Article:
There are a small group of people at the Ouray Ice Park, located in the US state of Colorado, called ‘Ice farmers.’
A manmade ice climbing venue operated in a natural canyon near the Ouray city, the Ouray Ice Park brings together bands of mountain climbers. For them, the ice farmers work relentlessly to farm ice which brings out the climbable ice.
The process is done by using galvanised steel showerheads at the top of the Uncompahgre (sixth highest peak of the region) gorge which sprays water all night and then freezes to ice.
This ice is formed alongside the cliff. Ice farmers also clear the snow off and make the surface clean and ready for the new water to come down. There are still a lot of processes to maintain. For example, they use water that would normally be dumped in the river to avoid wasting drinking water.
Xander Bianchi, an ice farmer told PBS Terra–a famous YouTube channel that features stories about agriculture, engineering, the environment and natural wonders, “It’s been an oral tradition for many years. There is no manual, no textbooks on how to do it.”
Ice climbing, which is frequently defined in terms of its magnificent aesthetics, can be a deeply emotional experience. Climbable ice appears in the wild as a frozen cascade or as water seeping out of the rock. The park tries to imitate both styles.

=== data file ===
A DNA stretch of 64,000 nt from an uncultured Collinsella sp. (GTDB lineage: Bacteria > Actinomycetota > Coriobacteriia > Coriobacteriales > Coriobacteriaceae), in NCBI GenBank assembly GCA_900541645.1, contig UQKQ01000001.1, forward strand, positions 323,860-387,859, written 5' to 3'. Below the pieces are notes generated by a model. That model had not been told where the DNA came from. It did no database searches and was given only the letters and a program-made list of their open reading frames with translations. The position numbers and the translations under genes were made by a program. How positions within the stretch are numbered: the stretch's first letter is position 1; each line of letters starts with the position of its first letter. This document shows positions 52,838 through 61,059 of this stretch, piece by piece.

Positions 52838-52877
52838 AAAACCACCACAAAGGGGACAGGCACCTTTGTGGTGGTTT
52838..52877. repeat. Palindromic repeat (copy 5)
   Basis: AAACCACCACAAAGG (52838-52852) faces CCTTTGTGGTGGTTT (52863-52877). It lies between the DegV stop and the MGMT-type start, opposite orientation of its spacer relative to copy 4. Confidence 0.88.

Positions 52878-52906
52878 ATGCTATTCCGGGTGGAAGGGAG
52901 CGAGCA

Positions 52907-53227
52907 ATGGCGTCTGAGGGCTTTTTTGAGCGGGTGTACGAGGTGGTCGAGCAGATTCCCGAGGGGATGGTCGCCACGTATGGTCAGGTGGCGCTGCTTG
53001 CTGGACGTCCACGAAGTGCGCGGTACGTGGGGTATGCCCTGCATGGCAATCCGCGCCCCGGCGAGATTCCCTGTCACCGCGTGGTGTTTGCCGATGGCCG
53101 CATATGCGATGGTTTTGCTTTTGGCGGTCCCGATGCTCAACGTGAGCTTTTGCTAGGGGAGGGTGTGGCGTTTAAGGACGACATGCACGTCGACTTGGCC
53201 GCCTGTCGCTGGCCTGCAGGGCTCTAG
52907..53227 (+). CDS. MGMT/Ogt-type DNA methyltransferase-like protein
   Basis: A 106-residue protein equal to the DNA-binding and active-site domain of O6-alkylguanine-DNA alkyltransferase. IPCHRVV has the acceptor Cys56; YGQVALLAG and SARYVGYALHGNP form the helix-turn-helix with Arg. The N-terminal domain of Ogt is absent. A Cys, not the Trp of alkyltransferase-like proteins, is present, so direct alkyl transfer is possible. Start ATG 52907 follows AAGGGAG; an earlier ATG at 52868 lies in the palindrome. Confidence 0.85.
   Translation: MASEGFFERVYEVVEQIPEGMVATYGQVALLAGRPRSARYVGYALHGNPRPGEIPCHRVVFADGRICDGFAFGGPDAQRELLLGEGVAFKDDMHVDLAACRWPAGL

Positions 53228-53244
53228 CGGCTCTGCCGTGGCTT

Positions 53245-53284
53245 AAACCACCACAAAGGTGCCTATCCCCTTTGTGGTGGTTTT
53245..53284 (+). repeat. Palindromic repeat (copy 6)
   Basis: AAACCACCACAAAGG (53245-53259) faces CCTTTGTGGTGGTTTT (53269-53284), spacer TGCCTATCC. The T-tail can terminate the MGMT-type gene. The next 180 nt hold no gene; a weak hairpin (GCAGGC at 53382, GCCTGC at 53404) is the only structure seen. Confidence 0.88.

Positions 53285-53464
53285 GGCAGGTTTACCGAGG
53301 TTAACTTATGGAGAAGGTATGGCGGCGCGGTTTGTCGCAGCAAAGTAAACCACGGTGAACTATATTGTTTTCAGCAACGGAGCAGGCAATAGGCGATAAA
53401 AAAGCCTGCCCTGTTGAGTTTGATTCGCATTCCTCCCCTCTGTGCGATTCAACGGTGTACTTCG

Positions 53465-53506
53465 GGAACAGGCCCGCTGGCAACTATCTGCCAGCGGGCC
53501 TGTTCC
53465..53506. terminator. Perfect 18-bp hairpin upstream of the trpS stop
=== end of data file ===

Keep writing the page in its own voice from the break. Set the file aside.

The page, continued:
Ice farming is a challenging seasonal work, which begins in November and ends when the park shuts down, which is generally in March. Some of the farmers then relocate to other states in search of work.
The Ice Farmers constantly endeavour to deliver both adventure and peace to people seeking escape from the rush and bustle of everyday life.
By fine-tuning the valves and observing the water spray, Steve Imhoff, a second-year ice farmer told BBC that their ultimate goal is to build pathways that are challenging to both the mind and the body.
According to a statement on the official website of the park authority, “Within a one-mile span of the Uncompahgre Gorge the Ouray Ice Park contains over 100 manmade ice and mixed climbs, 11 distinct climbing areas, and three miles of vertical terrain. Since its inception more than two decades ago, the Ouray Ice Park has become a premier destination for climbers, travellers and outdoor enthusiasts from around the world.”
Even though legal ice farming began in the early 1990s, the park did not become a non-profit organisation until 1997.
It will host three major ice climbing events this year, including a festival for marginalised communities and an internationally sanctioned competition attracting top athletes from around the world.